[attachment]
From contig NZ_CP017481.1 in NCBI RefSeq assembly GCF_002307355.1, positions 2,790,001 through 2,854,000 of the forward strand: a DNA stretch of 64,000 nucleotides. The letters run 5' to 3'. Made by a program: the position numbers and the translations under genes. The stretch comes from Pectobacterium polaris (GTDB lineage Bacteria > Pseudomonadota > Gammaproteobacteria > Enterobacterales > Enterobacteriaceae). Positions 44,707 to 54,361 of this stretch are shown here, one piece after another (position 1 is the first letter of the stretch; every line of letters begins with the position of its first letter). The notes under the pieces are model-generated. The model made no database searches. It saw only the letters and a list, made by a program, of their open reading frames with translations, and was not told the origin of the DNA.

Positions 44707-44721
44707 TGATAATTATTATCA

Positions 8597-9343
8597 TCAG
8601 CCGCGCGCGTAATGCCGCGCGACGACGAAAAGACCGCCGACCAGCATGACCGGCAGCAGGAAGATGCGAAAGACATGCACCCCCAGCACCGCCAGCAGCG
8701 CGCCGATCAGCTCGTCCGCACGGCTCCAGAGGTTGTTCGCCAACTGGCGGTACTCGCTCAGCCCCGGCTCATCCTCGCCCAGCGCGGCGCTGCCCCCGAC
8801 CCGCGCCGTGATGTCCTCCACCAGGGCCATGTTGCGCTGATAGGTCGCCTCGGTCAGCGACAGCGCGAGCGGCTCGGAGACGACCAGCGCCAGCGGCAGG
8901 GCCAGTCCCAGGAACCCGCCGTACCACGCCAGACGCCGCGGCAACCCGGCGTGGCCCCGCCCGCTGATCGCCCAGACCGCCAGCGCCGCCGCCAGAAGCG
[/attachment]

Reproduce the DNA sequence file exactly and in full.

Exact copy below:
From contig NZ_CP017481.1 in NCBI RefSeq assembly GCF_002307355.1, positions 2,790,001 through 2,854,000 of the forward strand: a DNA stretch of 64,000 nucleotides. The letters run 5' to 3'. Made by a program: the position numbers and the translations under genes. The stretch comes from Pectobacterium polaris (GTDB lineage Bacteria > Pseudomonadota > Gammaproteobacteria > Enterobacterales > Enterobacteriaceae). Positions 44,707 to 54,361 of this stretch are shown here, one piece after another (position 1 is the first letter of the stretch; every line of letters begins with the position of its first letter). The notes under the pieces are model-generated. The model made no database searches. It saw only the letters and a list, made by a program, of their open reading frames with translations, and was not told the origin of the DNA.

Positions 44707-44721
44707 TGATAATTATTATCA

Positions 8597-9343
8597 TCAG
8601 CCGCGCGCGTAATGCCGCGCGACGACGAAAAGACCGCCGACCAGCATGACCGGCAGCAGGAAGATGCGAAAGACATGCACCCCCAGCACCGCCAGCAGCG
8701 CGCCGATCAGCTCGTCCGCACGGCTCCAGAGGTTGTTCGCCAACTGGCGGTACTCGCTCAGCCCCGGCTCATCCTCGCCCAGCGCGGCGCTGCCCCCGAC
8801 CCGCGCCGTGATGTCCTCCACCAGGGCCATGTTGCGCTGATAGGTCGCCTCGGTCAGCGACAGCGCGAGCGGCTCGGAGACGACCAGCGCCAGCGGCAGG
8901 GCCAGTCCCAGGAACCCGCCGTACCACGCCAGACGCCGCGGCAACCCGGCGTGGCCCCGCCCGCTGATCGCCCAGACCGCCAGCGCCGCCGCCAGAAGCG